Banking Across the Ages

Exhibit at Bank of Israel displays for first time most important ancient caches discovered in Israel

Before the days of modern banking, ancient peoples were still 'depositing' their funds for safekeeping. Although usually buried under a floor rather than placed in an account, their methods proved to be quite successful in terms of safeguarding their moneys. Caches left un-retrieved by their owners have remained hidden for hundreds of years until at last discovered through archaeological excavations.

This week, a new archaeological exhibit opened at the Bank of Israel in Jerusalem. Located in the bank’s recently renovated lobby, the exhibit displays several of the most spectacular ancient coin caches ever discovered in Israel. The eye-catching coins are displayed together with the coffers and vessels they were originally stashed in. The exhibit was inaugurated by the Bank of Israel’s CEO and Israel Hasson, the Director of the Israel Antiquities Authority (IAA).

Display at the Bank of Israel.  Photo: Courtesy of the Israel Antiquities Authority.

Display at the Bank of Israel. Photo: Courtesy of the Israel Antiquities Authority.

The display consists of three major hoards, residing in the Saul A. Fox National Coin Center, two of which have never before been displayed to the public. The earliest of the collections dates to the Great Revolt against the Romans, and was discovered at the desert fortress of Masada in 1963 by Yoga Yadin. The cache includes 12 shekels and half-shekels minted in Jerusalem. Also a part of this collection is a rare coin dating to the first year of the Rebellion. The coins were stored in bronze cup and buried beneath the floor of the Zealot leaders’ headquarters in Masada.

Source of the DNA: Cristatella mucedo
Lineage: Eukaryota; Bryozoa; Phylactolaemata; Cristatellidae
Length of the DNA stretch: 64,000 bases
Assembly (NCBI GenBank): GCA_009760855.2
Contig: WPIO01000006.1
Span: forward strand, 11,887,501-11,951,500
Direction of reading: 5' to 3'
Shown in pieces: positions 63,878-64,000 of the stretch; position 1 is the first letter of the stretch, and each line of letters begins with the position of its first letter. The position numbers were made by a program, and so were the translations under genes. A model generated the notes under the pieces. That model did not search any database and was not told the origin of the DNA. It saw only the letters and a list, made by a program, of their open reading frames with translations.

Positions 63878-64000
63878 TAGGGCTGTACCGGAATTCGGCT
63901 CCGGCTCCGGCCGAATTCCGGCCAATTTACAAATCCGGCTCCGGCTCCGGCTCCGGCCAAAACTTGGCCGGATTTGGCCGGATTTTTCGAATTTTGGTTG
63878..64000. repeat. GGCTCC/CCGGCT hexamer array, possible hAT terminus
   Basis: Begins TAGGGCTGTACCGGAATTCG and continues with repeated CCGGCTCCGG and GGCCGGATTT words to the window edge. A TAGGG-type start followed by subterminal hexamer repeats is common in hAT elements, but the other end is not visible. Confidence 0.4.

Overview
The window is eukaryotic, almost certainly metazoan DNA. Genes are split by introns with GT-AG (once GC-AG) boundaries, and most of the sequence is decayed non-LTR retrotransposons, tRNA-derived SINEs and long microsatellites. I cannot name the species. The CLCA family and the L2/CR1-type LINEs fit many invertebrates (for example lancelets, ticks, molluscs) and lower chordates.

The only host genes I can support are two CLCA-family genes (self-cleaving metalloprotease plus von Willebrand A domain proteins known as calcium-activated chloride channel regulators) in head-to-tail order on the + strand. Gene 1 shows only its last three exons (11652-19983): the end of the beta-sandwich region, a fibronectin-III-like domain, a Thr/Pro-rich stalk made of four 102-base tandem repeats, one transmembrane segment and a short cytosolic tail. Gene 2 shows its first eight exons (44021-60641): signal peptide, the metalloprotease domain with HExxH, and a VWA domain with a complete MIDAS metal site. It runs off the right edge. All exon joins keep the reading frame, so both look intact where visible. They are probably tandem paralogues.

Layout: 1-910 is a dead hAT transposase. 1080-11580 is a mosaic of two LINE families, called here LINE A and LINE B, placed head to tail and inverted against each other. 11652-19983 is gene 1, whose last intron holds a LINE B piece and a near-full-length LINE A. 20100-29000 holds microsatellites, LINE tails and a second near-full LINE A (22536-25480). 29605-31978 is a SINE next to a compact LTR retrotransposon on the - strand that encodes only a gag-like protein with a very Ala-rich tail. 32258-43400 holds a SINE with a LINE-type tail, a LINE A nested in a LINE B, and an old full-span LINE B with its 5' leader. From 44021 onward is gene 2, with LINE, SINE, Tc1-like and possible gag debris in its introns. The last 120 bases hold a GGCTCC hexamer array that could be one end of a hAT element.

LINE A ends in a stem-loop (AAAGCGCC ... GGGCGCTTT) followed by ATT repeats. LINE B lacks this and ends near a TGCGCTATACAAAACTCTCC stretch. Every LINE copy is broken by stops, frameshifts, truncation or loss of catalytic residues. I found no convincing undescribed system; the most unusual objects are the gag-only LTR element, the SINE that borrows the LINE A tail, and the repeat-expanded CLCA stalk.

The second cache, is a collection of 10,421 large coins and is the largest hoard ever discovered in Israel. This treasure trove was contained in an ornate copper coffer and buried in the Negev desert sometime during the first half of the 3rd century CE. Archaeologists estimate this hoard would have been worth 400 annual salaries of Roman legionaries.

Display at the Bank of Israel.  Photo: Courtesy of the Israel Antiquities Authority.

Display at the Bank of Israel. Photo: Courtesy of the Israel Antiquities Authority.

The third and latest collection on display dates to the beginning of the Byzantine era. This exhibit shows 47 pure gold coins which where found at Beit Shean as part of a larger cache. 

Display at the Bank of Israel.  Photo: Courtesy of the Israel Antiquities Authority.

Display at the Bank of Israel. Photo: Courtesy of the Israel Antiquities Authority.

The tasteful exhibit, housed inside the very building where Israel’s currency is managed today, invites guests to reflect on ‘banking’ methods from across the centuries. As Dr. Donald T. Ariel, head of the IAA’s Coin Department, aptly states, “The caches take us to human moments in history, to times when - in the absence of secure banks like today - private individuals or government officials, hid private or public capital with the intention of collecting it but unfortunately they did not reclaim it.” For hundreds of years their deposits remained safely hidden, until eventually discovered through archaeological excavation.

Display at the Bank of Israel.  Photo: Courtesy of the Israel Antiquities Authority.

Display at the Bank of Israel. Photo: Courtesy of the Israel Antiquities Authority.

The exhibit can be viewed through guided tours provided by the Bank during holidays and weekdays, as well as upon request by prior arrangement.

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